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38
Translating Dependency into Parametricity
 In: ACM International Conference on Functional Programming
"... Abadi et al. introduced the dependency core calculus (DCC) as a unifying framework to study many important program analyses such as binding time, information flow, slicing, and function call tracking. DCC uses a lattice of monads and a nonstandard typing rule for their associated bind operations to ..."
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Cited by 35 (3 self)
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Abadi et al. introduced the dependency core calculus (DCC) as a unifying framework to study many important program analyses such as binding time, information flow, slicing, and function call tracking. DCC uses a lattice of monads and a nonstandard typing rule for their associated bind operations to describe the dependency of computations in a program. Abadi et al. proved a noninterference theorem that establishes the correctness of DCC’s type system and thus the correctness of the type systems for the analyses above. In this paper, we study the relationship between DCC and the GirardReynolds polymorphic lambda calculus (System F). We encode the recursionfree fragment of DCC into F via a typedirected translation. Our main theoretical result is that, following from the correctness of the translation, the parametricity theorem for F implies the noninterference theorem for DCC. In addition, the translation provides insights into DCC’s type system and suggests implementation strategies of dependency calculi in polymorphic languages.
Fast and Loose Reasoning is Morally Correct
, 2006
"... Functional programmers often reason about programs as if they were written in a total language, expecting the results to carry over to nontotal (partial) languages. We justify such reasoning. ..."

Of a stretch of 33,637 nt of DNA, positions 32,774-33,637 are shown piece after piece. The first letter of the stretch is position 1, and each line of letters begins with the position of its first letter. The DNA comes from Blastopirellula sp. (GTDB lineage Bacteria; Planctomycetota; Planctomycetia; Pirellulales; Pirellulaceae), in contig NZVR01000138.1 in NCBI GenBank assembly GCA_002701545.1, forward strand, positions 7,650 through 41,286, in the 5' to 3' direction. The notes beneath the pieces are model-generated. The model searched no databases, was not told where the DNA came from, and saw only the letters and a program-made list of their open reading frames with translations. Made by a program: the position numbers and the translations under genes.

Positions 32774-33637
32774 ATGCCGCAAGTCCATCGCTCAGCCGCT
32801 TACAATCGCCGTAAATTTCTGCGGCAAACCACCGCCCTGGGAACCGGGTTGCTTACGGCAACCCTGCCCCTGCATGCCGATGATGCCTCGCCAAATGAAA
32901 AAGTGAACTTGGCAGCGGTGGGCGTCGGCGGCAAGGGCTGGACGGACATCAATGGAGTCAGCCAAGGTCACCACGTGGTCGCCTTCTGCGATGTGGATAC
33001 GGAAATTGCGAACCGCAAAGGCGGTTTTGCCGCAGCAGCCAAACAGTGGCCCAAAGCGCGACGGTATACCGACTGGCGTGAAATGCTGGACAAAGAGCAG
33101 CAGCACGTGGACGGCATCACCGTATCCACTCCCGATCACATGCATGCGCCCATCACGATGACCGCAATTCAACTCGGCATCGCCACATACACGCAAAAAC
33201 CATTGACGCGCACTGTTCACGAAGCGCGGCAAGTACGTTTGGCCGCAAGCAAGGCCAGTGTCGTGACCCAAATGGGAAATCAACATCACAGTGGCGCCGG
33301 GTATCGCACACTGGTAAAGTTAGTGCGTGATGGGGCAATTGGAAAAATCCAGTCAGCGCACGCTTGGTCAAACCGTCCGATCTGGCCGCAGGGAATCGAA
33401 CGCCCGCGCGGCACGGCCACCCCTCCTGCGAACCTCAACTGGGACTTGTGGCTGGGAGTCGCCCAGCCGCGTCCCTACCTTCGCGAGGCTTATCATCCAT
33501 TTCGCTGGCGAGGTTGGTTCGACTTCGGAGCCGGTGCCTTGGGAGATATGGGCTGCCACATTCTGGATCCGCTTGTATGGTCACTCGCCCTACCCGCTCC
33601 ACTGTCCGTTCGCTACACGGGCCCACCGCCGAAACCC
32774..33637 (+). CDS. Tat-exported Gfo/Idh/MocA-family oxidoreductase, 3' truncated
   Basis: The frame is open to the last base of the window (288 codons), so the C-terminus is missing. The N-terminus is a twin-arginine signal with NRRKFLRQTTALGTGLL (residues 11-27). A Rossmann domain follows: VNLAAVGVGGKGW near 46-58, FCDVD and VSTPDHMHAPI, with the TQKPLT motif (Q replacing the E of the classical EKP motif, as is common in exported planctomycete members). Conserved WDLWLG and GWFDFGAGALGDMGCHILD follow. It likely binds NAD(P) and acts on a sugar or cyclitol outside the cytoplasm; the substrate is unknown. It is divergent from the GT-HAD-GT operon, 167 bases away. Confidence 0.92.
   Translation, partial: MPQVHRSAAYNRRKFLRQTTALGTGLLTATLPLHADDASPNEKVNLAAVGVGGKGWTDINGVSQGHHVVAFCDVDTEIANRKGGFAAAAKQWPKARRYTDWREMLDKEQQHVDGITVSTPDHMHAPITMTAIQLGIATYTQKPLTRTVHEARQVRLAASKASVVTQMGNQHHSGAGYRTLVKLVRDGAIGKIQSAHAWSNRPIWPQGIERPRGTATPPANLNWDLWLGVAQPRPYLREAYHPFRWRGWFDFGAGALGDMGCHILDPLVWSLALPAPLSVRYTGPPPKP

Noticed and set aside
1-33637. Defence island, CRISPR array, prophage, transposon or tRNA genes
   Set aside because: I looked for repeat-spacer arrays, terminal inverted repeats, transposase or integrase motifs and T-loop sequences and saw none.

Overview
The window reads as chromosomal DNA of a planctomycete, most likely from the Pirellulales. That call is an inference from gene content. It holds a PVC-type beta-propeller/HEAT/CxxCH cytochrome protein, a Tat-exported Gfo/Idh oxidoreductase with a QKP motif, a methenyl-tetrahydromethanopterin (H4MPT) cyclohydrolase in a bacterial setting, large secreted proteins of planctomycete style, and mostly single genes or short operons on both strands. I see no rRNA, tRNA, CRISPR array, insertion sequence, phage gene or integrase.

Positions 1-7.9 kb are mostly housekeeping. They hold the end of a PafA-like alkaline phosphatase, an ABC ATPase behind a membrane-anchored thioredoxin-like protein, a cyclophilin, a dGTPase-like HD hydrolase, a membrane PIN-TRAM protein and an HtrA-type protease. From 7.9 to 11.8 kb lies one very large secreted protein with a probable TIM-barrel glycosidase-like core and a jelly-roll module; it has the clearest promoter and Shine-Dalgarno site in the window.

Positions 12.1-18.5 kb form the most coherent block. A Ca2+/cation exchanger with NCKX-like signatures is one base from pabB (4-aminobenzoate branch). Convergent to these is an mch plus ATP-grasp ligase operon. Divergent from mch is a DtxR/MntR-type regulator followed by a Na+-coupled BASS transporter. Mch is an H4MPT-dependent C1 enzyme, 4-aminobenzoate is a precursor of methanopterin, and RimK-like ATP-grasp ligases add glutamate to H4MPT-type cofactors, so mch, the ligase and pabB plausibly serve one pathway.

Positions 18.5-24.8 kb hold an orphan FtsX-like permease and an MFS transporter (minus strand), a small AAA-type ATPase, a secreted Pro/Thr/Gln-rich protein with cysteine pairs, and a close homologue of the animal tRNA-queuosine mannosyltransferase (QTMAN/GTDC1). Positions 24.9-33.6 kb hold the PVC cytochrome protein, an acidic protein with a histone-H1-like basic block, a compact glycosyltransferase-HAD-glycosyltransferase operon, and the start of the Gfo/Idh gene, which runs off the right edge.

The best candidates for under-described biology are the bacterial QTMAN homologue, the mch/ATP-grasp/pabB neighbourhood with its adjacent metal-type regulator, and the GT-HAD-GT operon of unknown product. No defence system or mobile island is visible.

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Cited by 32 (1 self)
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Functional programmers often reason about programs as if they were written in a total language, expecting the results to carry over to nontotal (partial) languages. We justify such reasoning.
The Impact of seq on Free TheoremsBased Program Transformations
 Fundamenta Informaticae
, 2006
"... Parametric polymorphism constrains the behavior of pure functional programs in a way that allows the derivation of interesting theorems about them solely from their types, i.e., virtually for free. Unfortunately, standard parametricity results — including socalled free theorems — fail for nonstrict ..."
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Cited by 14 (5 self)
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Parametric polymorphism constrains the behavior of pure functional programs in a way that allows the derivation of interesting theorems about them solely from their types, i.e., virtually for free. Unfortunately, standard parametricity results — including socalled free theorems — fail for nonstrict languages supporting a polymorphic strict evaluation primitive such as Haskell’s seq. A folk theorem maintains that such results hold for a subset of Haskell corresponding to a GirardReynolds calculus with fixpoints and algebraic datatypes even when seq is present provided the relations which appear in their derivations are required to be bottomreflecting and admissible. In this paper we show that this folklore is incorrect, but that parametricity results can be recovered in the presence of seq by restricting attention to leftclosed, total, and admissible relations instead. The key novelty of our approach is the asymmetry introduced by leftclosedness, which leads to “inequational” versions of standard parametricity results together with preconditions guaranteeing their validity even when seq is present. We use these results to derive criteria ensuring that both equational and inequational versions of short cut fusion and related program transformations based on free theorems hold in the presence of seq.
Chasing bottoms: A case study in program verification in the presence of partial and infinite values
 In MPC 2004, volume 3125 of LNCS
, 2004
"... Abstract. This work is a case study in program verification: We have written a simple parser and a corresponding prettyprinter in a nonstrict functional programming language with lifted pairs and functions (Haskell). A natural aim is to prove that the programs are, in some sense, each other’s inver ..."